Artificial Squid, Daisy Chains,
and Spreader Bars
For Tuna Fishing
This page describes artificial squid daisy chains and other rigs for catching tuna, billfish, and other offshore fish.
Artificial squid have been utilized for many years but their use has really mushroomed along the mid Atlantic coast in the last decades. Squid can be rigged individually, in daisy chains, spreader bars, and dredges. Some anglers use them strictly as a teaser but most are now rigged to catch fish.
One of the easiest and most productive rigs is the squid daisy chain. Daisy chains feature 4-7 squid rigged on a leader with a snap at the rear. The squid can be rigged inline or can branch off from the main leader. Attached to the rear snap is a favorite lure such as green machine, tuna feather, or other artificial lure.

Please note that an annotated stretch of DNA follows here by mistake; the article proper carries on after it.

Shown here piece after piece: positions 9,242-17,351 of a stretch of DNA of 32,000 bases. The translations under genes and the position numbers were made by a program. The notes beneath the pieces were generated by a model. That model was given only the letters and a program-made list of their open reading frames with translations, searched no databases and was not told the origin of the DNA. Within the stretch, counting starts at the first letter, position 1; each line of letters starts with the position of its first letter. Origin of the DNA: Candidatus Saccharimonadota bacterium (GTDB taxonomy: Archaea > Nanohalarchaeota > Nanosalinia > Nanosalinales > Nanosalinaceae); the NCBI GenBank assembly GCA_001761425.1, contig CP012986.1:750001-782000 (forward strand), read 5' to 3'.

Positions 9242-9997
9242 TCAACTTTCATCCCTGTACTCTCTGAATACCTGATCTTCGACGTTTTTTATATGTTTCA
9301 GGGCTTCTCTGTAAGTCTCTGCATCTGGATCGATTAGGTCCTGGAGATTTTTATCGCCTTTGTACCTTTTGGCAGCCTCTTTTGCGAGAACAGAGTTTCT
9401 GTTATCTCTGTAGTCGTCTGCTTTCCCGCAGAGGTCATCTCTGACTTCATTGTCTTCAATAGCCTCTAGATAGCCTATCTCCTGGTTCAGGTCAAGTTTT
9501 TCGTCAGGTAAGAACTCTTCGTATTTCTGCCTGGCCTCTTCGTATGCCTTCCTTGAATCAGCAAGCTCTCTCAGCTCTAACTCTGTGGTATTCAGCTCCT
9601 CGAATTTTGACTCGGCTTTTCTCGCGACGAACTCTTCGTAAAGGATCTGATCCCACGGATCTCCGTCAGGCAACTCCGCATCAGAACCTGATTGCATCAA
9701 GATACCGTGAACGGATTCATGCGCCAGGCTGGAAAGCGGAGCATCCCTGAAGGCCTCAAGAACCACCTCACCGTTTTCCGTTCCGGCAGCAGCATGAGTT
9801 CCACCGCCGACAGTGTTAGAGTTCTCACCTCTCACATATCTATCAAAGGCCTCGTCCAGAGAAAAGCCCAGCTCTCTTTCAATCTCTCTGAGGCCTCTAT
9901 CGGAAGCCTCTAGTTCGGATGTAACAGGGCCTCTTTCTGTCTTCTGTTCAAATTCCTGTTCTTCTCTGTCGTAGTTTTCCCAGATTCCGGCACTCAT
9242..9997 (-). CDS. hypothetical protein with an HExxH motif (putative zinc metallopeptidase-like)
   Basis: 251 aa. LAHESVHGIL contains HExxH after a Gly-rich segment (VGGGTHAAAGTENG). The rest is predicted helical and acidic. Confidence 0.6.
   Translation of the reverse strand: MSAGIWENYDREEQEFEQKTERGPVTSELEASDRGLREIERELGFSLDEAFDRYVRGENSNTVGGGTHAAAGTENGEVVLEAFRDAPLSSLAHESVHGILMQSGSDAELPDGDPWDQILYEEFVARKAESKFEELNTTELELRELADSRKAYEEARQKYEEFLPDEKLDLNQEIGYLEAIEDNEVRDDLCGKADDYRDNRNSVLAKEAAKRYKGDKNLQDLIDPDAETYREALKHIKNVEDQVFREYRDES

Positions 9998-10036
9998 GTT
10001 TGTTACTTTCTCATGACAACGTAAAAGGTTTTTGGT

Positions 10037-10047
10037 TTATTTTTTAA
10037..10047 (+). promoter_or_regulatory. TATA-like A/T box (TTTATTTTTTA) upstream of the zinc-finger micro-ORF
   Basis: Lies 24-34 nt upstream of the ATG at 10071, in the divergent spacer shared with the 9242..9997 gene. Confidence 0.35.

Spreader bars have become increasingly popular and sometimes catch fish when nothing else seems to work. There are several variations but the basic rig employs a metal bar which holds 3-5 rows of daisy chains of lures, usually traditional style or bulb squid. Small birds are sometimes added on or in front of the bar itself. The center daisy chain may terminate with an armed squid or employ a snap which accepts a variety of lures.
Tuna will often slash at the daisy chain or spreader and can be spotted by the angler. An alert crew member can greatly improve success by quickly jigging the rod when a fish appears in the wake. This technique can be deadly and often will draw a strike from the fickle fish.